The ‘Aleph’ is the picture of an ox head and illustrates the strength of an animal. It can mean strong, power, or leader. It is the first letter of the Hebrew aleph-bet and therefore is also used as first or beginning.

M

The ‘Mem’ illustrates water or waves. As a nomadic people, the Hebrews feared the waves or waters of the seas, so the letter often meant chaos, mighty, or blood. On the other hand, water sustained life and in this instance, it carries that meaning.
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Spirit (Ruach)

C

Chet

Within

v

Vav

Establish

r

Resh

Man

Spirit is the expression of man that is established from within, commonly portrayed as breath or wind.

r

The ‘Resh’ symbolizes a head, man, chief, highest, top, beginning, or first.

v

The ‘Vav’ represents a tent peg or nail and means to secure or hook. But it can also simply mean peg or nail.

C

The ‘Chet’ depicts a fence that would contain, divide, surround, protect, or make private.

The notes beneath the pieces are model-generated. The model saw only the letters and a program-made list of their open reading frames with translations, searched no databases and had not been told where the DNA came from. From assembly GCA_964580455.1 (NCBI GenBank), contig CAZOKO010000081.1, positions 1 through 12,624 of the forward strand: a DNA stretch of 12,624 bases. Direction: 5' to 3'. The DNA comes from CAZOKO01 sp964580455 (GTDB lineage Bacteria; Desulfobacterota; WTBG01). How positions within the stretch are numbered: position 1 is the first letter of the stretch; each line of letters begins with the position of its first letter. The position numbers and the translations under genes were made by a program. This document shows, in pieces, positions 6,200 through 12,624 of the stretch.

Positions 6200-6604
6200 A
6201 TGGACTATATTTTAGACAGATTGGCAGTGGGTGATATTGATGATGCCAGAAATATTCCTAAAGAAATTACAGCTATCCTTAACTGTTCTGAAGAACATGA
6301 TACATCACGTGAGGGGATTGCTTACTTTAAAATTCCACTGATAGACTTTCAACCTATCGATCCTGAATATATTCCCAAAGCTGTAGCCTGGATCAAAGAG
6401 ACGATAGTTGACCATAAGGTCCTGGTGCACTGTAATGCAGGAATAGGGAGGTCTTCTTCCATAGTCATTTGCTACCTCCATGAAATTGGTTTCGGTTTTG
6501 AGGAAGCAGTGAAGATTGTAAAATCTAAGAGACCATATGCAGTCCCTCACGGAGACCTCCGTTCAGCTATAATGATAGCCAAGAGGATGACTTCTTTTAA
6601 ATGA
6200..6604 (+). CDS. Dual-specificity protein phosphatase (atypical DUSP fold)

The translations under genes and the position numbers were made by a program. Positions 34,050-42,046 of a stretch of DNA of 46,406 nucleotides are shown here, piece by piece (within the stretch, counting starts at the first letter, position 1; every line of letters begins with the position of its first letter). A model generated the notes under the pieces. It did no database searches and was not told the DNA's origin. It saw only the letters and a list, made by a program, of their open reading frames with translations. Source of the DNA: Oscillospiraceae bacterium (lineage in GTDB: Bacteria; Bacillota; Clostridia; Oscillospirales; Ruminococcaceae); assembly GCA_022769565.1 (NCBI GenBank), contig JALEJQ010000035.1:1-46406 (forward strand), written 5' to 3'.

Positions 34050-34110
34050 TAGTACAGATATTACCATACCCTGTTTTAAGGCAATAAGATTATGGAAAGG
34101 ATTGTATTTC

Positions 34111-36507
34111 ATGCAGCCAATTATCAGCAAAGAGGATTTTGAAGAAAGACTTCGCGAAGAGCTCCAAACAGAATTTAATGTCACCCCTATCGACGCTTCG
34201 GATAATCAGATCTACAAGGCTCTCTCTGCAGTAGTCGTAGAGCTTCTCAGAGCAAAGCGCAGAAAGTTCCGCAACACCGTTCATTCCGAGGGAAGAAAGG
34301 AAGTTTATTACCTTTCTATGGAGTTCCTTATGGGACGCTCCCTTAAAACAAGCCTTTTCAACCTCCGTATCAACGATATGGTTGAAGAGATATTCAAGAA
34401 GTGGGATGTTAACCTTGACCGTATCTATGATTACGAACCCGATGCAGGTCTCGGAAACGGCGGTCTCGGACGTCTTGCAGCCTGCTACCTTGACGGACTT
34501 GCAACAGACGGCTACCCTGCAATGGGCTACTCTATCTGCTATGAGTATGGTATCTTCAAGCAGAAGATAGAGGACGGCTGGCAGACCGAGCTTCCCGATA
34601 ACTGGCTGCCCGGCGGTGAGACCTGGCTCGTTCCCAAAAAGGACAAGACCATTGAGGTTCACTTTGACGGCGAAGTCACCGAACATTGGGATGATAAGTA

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Torah

h

Hey

Look

r

Resh

Man

v

Vav

Nail

t

Tav

Mark

Vav-Resh-Hey create a root word that means ‘to point the way.’ Adding Tav means shoot toward a mark or target. So the Torah helps point the way, but simply combining the literal definitions of the pictographs seems to reveal Christ in ‘Look what comes from the man nailed to the cross.’ WOW!

t

The ‘Tav’ represents a sign, mark, covenant, or cross. As the last letter of the Hebrew Aleph-bet, it also means last or end.

v

The ‘Vav’ represents a tent peg or nail and means to secure or hook. But it can also simply mean peg or nail.

r